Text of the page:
Where Do Carbohydrates Come From?

Plants create carbohydrates during photosynthesis, and while the initial product of photosynthesis is glucose, plants store carbohydrates as one of several saccharides. The human body stores carbohydrates that it does not use quickly. While it stores some of this energy in the liver and muscles in the form of glycogen, it stores the rest as fat. According to About.com, the body is able to live without dietary carbohydrates if needed.

WebMD divides carbohydrates into several groups. In the human diet, a serving has approximately 15 grams of carbohydrates. In addition to plant sources, dairy products are often a hidden source of carbohydrates. Refined sugars, like those in sweets, often provide a very condensed source of carbohydrates. The exact number of carbohydrates per serving in sweets varies according to the ingredients in the recipe.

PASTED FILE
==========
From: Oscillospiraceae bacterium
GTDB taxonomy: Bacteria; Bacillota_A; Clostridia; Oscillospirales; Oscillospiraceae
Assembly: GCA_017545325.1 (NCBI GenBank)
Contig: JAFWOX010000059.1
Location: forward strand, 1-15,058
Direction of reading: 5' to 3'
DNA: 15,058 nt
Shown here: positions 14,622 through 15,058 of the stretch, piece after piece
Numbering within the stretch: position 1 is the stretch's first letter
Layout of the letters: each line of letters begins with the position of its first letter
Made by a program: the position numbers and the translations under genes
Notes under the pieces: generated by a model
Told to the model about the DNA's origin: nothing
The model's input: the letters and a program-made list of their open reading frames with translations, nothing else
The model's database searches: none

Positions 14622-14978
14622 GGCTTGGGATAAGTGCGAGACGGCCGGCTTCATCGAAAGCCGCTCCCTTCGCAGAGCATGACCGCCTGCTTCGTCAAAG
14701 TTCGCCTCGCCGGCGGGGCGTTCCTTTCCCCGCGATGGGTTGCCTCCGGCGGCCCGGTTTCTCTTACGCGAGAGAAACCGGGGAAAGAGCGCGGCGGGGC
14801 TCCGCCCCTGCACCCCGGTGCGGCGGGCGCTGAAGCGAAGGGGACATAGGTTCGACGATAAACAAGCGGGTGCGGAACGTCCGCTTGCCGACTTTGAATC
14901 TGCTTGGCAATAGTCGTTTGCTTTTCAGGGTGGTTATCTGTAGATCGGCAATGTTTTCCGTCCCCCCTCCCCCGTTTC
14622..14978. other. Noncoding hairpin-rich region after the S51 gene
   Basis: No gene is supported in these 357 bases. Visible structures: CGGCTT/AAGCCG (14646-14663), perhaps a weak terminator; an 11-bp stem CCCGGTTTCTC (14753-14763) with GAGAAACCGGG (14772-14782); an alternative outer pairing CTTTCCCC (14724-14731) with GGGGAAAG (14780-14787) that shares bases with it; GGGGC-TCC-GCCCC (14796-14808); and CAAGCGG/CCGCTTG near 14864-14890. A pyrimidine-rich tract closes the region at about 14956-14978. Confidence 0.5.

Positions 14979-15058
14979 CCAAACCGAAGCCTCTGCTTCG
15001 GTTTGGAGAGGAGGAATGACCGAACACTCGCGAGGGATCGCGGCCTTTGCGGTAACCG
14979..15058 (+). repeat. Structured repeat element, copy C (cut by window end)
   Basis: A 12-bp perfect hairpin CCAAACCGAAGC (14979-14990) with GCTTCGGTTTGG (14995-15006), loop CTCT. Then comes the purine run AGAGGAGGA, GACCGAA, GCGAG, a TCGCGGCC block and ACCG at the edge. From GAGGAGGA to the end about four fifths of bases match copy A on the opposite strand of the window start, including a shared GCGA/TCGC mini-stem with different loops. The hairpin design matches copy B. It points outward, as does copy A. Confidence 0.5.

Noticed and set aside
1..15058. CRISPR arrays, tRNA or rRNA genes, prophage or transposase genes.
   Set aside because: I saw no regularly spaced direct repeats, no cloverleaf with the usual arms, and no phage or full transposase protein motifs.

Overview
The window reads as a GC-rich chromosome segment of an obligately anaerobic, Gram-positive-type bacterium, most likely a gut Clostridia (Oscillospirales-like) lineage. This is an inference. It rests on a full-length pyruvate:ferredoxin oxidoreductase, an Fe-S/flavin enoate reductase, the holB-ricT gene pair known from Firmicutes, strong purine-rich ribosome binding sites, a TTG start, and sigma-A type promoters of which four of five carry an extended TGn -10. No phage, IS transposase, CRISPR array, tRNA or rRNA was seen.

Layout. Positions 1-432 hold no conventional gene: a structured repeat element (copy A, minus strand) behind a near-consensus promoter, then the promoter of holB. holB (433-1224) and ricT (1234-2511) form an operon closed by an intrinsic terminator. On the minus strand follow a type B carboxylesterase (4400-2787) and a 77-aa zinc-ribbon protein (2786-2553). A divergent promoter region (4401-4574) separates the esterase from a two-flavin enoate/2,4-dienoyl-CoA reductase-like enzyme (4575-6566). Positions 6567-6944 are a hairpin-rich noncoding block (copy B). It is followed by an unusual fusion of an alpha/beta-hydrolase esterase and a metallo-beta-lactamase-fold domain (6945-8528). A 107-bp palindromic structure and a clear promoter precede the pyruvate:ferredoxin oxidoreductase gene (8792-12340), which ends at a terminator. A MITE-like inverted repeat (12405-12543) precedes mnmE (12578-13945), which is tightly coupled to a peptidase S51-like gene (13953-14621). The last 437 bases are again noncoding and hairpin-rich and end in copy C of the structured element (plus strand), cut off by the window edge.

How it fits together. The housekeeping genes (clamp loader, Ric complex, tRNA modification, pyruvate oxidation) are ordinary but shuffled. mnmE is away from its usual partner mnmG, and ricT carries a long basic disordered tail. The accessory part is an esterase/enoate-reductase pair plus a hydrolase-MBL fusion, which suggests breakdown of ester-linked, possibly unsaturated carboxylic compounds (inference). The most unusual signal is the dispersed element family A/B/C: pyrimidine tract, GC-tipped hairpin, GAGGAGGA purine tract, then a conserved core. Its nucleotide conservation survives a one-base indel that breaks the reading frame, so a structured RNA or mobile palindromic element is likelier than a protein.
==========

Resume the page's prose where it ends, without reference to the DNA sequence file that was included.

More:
Sugars, starches and fiber are the main types of carbohydrates. The Mayo Clinic says, "Terms such as 'low carb' or 'net carbs' often appear on product labels, but the Food and Drug Administration does not regulate these terms, so there's no standard meaning." A food's glycemic index classifies it according to its potential to raise blood sugar levels. Several weight-loss diets base their eating plans on the glycemic index and recommend avoiding foods, such as snack foods, potatoes and corn, that are high on the index, while including foods like whole grains that rate lower.